Tonight, we’re kicking off The Rebooting Dinner Series with a gathering of top revenue-side publishing executives in New York. We have several more lined up this fall, capped at 20 people. Send me your information if you’re interested in invitations.
This week, Bustle Digital Group Bryan Goldberg joined me, Alex and Troy on the People vs Algorithms podcast for a very open discussion of the legacy of the scale era and what comes next, which sounds a lot like pre-digital media. In Recommendations: $1m revenue per employee at Punchbowl; tight labor markets; Hollywood’s middle-class crunch; and brand dilution at the NYT.
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Revenue per employee is the new uniques: The more with less era means publications need to make more money with fewer people. Punchbowl has had a sterling first couple of years, nearing $20 million in revenue – and maintaining a tech company like $1 million per employee. That’s night and day from what publishers in the scale era were doing. (Axios)
Labor crunch: There will be fewer workers. The more with less era will be driven by macroeconomic factors. Labor markets are projected to remain tight for years to come, as boomers retire and more people choose independent paths. “It is a talent supply chain and you have to think about it that way, except in this case, talent has a choice.” (WSJ)
The middle-class crunch: Those at the top of their fields will have more options than ever, but the middle is getting squeezed in most areas. After the smoke clears from the Hollywood strike, despite the solidarity vibes, the divide between the haves and have not much’s will expand. “Middle-class writers on a show who might have been rewarded with overalls might not get them, and the studios, in canceling a number of shows that had previously been renewed, have shown they may be a little more willing to make cuts to guild members that just waged a five month war. The divide between working writers/showrunners and the bottom of the guild is already vast, and post-strike it will likely get wider.” (Puck - sponsored)
Brand dilution: Even the mighty New York Times has to make tradeoffs. It has achieved escape velocity from its peers but possibly at the expense of what makes The New York Times unique. “Many reporters who work there now are dismayed that New York Times seems to be vanishing as it morphs into a far more mass-market enterprise, with many more readers than before, half-following the live updates on their phones and chewing over the vastly expanded “Opinion” pages while Wordling daily. It’s all about the bundle.” (New York)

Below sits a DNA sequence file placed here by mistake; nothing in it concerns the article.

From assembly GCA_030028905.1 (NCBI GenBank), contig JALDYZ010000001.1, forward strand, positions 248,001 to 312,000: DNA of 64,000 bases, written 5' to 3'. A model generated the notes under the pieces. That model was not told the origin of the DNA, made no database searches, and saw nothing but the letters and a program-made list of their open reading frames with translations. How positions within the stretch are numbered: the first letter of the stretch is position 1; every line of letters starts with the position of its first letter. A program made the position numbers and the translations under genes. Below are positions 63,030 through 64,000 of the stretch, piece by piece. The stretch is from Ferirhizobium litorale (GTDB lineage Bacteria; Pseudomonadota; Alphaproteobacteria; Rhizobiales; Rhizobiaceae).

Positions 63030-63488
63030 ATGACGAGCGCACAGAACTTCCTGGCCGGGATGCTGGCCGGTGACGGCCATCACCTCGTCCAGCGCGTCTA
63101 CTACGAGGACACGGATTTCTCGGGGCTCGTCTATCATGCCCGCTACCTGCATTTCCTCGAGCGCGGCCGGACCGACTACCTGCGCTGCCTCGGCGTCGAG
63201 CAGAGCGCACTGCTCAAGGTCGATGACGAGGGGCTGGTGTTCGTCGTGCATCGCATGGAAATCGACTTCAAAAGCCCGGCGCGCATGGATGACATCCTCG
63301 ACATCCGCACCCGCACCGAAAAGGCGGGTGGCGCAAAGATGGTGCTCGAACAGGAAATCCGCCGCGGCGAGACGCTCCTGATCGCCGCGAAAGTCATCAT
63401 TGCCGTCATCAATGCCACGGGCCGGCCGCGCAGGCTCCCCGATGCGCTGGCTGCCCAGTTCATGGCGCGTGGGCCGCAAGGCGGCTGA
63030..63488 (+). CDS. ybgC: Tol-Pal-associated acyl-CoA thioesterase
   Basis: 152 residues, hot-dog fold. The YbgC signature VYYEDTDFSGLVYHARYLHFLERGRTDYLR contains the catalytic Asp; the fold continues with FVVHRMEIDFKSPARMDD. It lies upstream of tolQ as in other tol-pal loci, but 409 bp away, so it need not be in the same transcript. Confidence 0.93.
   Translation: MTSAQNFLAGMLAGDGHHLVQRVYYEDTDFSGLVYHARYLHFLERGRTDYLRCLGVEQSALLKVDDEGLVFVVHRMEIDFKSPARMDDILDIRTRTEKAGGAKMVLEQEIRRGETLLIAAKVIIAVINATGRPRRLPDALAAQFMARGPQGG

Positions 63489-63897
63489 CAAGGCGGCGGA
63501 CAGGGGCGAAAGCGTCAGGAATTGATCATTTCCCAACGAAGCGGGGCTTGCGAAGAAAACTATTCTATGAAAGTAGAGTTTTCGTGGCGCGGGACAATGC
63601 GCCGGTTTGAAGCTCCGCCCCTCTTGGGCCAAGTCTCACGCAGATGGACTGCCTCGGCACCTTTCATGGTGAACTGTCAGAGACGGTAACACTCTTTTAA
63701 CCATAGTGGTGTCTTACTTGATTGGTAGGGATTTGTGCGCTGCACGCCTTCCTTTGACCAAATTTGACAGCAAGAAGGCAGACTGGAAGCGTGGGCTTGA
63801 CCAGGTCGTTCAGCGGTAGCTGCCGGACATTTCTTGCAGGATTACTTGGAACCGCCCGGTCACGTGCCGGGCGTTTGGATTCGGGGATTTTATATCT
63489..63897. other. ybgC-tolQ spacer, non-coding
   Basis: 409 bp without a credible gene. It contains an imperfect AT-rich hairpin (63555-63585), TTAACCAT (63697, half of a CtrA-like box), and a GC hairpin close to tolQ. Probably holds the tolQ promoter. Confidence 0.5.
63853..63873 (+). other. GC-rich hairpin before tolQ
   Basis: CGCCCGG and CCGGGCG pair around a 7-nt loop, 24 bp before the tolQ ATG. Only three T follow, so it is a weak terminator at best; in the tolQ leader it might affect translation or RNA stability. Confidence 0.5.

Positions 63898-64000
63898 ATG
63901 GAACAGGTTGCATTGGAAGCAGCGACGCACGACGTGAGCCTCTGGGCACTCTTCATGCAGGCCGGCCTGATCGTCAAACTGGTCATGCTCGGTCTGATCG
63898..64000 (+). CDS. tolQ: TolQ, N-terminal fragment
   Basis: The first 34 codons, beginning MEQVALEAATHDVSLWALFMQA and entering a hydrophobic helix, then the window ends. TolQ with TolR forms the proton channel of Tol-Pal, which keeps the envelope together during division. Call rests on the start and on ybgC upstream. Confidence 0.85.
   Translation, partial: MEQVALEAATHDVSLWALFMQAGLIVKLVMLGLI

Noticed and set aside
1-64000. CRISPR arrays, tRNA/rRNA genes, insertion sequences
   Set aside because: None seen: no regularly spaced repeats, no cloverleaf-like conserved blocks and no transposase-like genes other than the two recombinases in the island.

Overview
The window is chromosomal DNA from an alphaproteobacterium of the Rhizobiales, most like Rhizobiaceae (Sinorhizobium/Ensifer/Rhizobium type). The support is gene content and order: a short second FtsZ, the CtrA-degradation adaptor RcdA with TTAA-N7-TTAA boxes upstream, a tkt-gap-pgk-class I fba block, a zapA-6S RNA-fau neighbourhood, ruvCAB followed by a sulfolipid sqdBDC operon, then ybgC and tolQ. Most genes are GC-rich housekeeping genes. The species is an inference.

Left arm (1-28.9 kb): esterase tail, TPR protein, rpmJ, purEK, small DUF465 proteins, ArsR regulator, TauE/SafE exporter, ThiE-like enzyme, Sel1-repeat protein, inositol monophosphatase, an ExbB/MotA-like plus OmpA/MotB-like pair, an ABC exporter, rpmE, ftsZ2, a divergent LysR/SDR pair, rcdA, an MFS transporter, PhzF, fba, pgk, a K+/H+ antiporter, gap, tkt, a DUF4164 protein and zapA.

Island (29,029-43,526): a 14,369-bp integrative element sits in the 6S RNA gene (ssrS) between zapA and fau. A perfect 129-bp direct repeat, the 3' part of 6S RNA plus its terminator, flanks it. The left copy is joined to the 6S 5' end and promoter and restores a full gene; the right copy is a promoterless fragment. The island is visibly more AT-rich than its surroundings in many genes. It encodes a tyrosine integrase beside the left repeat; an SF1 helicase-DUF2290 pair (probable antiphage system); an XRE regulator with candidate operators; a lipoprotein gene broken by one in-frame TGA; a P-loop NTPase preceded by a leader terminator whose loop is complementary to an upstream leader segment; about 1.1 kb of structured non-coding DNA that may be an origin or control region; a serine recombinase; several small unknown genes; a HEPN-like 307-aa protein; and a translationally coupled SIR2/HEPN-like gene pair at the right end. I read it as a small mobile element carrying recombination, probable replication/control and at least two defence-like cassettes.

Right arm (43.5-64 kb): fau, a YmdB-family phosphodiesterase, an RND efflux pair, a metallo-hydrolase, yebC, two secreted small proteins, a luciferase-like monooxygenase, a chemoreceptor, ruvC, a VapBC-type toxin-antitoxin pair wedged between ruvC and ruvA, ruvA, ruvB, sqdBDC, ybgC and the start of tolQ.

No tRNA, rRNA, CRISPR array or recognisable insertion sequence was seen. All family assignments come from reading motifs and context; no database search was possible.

The pivot to events: Bloomberg Media’s events business is up 48% while the overall business is up only 3%. (Adweek)
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Bustle Digital Group CEO Bryan Goldberg joined PvA for a wide-ranging conversation that covered lessons of the scale era, “the golden era of brands,” why Google sees affiliate content as an invasive species, whether Gawker 2.0 was always doomed and what makes a great party. (Somehow, we didn’t discuss the Napoleon hat. Next time.) Listen on Apple, Spotify or other podcast platforms.
Fleets of town cars no longer idle outside gleaming magazine headquarter towers. The Condé cafeteria is no longer a mythical place, even if Ritz staff still scurries to get Anna her preferred seat for a food-free lunch. The top perches at magazines are a far cry from the cushy sinecures they were. The $5 intro offers for magazine brand subscriptions have a whiff of desperation, especially when they have to throw in stickers.
But in many ways, Condé, Hearst and its magazine brethren have “won,” in that lifestyle publishing is moving beyond the scale era to embrace a familiar playbook for magazines: Use what Troy calls the “packaging power” of the brands as a fulcrum for activations. In this model, quality and cachet trump growth-hacked distribution. Even print matters. The name of the game is again scarcity. It’s back to the future.